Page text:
Sunday, October 25, 2009

Insidious C bugs

Here's a couple novel C bugs that I've encountered recently (using gcc). Man, it sucks when these happen.

1) No compiler warnings when not instantiating structs correctly

The following code will give no warning indicating that you have not, when declaring an array of structs using the curly bracket notation, instantiated all members of the struct:
#include <stdio.h>

int main()
struct a_struct {
int a;
int b;
} buggy[] = {
{ 1, 2, },
{ 3, /* oops! */ },
{ 5, 6, },

int i;
for(i = 0; i < sizeof(buggy) / sizeof(*buggy); i++)
printf("%i: %i %i\n", i, buggy[i].a, buggy[i].b);

return 0;
Here's the ouptut:
0: 1 2
1: 3 0
2: 5 6
Oops! It would have been nice for the compiler to tell us about this...

2) Forgetting to delete the semicolon when turning an assert into an if statement

Say you have
But you want to make it an if statement to have a little more debugging output when it triggers. So you change it to:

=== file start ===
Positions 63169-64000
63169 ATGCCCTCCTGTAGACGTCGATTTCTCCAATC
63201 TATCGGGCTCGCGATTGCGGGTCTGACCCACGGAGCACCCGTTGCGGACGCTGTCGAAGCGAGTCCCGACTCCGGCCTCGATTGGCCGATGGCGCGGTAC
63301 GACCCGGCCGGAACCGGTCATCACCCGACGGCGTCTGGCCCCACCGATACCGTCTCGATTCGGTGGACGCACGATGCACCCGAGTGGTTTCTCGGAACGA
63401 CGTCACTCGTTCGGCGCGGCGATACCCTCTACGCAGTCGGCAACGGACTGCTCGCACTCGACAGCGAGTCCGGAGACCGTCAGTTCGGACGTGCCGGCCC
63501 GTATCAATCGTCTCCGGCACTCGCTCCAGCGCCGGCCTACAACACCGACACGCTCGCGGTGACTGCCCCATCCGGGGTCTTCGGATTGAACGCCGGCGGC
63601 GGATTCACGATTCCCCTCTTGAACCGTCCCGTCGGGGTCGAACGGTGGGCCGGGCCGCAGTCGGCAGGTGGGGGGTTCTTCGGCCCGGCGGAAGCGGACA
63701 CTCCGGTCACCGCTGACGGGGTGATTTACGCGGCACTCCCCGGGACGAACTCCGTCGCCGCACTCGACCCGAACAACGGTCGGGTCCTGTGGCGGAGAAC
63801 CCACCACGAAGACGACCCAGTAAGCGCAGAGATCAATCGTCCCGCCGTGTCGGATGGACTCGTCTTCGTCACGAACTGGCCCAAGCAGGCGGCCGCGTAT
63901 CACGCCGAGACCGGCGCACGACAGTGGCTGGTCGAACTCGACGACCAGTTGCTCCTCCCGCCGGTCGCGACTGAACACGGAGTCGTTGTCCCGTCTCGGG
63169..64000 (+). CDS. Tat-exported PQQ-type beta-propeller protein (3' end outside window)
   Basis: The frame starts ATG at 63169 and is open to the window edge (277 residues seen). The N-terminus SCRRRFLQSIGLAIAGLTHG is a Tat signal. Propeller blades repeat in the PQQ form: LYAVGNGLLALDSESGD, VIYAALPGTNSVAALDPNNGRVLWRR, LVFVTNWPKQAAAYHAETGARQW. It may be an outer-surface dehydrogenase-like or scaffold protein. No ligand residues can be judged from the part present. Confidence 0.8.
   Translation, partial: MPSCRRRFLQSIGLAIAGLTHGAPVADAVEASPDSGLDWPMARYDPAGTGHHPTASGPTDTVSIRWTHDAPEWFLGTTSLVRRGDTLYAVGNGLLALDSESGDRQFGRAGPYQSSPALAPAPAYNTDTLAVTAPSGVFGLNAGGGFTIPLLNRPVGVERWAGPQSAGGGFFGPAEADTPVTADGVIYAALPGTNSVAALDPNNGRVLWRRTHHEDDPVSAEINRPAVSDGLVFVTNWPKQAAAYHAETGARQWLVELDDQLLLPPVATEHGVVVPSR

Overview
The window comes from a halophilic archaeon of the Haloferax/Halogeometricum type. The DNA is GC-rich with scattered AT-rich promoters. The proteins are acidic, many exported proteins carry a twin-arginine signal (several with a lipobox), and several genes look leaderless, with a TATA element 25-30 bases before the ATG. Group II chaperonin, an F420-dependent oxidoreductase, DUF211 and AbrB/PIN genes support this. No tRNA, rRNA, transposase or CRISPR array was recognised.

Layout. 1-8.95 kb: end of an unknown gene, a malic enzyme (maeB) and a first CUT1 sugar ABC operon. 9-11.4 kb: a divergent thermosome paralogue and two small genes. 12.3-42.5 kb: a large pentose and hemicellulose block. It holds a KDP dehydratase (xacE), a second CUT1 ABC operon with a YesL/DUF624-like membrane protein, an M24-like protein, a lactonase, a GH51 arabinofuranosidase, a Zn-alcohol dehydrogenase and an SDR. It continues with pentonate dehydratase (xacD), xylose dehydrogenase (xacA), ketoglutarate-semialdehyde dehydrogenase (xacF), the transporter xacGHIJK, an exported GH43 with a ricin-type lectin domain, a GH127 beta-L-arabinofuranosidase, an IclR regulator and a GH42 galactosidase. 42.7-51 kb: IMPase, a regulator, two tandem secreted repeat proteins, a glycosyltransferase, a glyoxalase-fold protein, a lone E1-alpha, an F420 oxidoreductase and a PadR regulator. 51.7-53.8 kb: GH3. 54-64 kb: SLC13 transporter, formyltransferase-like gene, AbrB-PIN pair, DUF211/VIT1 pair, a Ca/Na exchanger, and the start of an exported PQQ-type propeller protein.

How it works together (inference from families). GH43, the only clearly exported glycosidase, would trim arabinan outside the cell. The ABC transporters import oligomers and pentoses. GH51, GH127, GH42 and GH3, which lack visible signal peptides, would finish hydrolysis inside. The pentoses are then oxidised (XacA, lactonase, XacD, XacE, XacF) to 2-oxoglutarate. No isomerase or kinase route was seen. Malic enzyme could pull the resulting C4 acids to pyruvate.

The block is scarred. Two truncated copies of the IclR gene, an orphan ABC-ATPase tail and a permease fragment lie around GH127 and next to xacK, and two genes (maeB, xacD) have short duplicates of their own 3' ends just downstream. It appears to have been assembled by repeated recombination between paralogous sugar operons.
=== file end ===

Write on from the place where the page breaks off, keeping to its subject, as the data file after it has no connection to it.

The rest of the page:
if(!cond);  /* oops! */
Whoops! Now the if statement has an empty body and the block between the curly braces will always execute!

3) Strange things you can't do within case statements

This isn't really insidious so much as annoying -- why are you allowed to do some things inside a case statement (that don't seem to make sense) but aren't allowed to do others (that seem to make much more sense)? For instance:

int main() {
int i = 0;

int j = 5; /* fine */
case 0:
char ch; /* error */
case 1:
i = 1;
char ch2; /* fine */
char ch3; /* fine */

return i;
Note the semicolon following the 'default:' There's a good discussion of this problem here. Essentially, the first thing after a label cannot be a declaration. The error that the compiler gives here is usually pretty cryptic, too.

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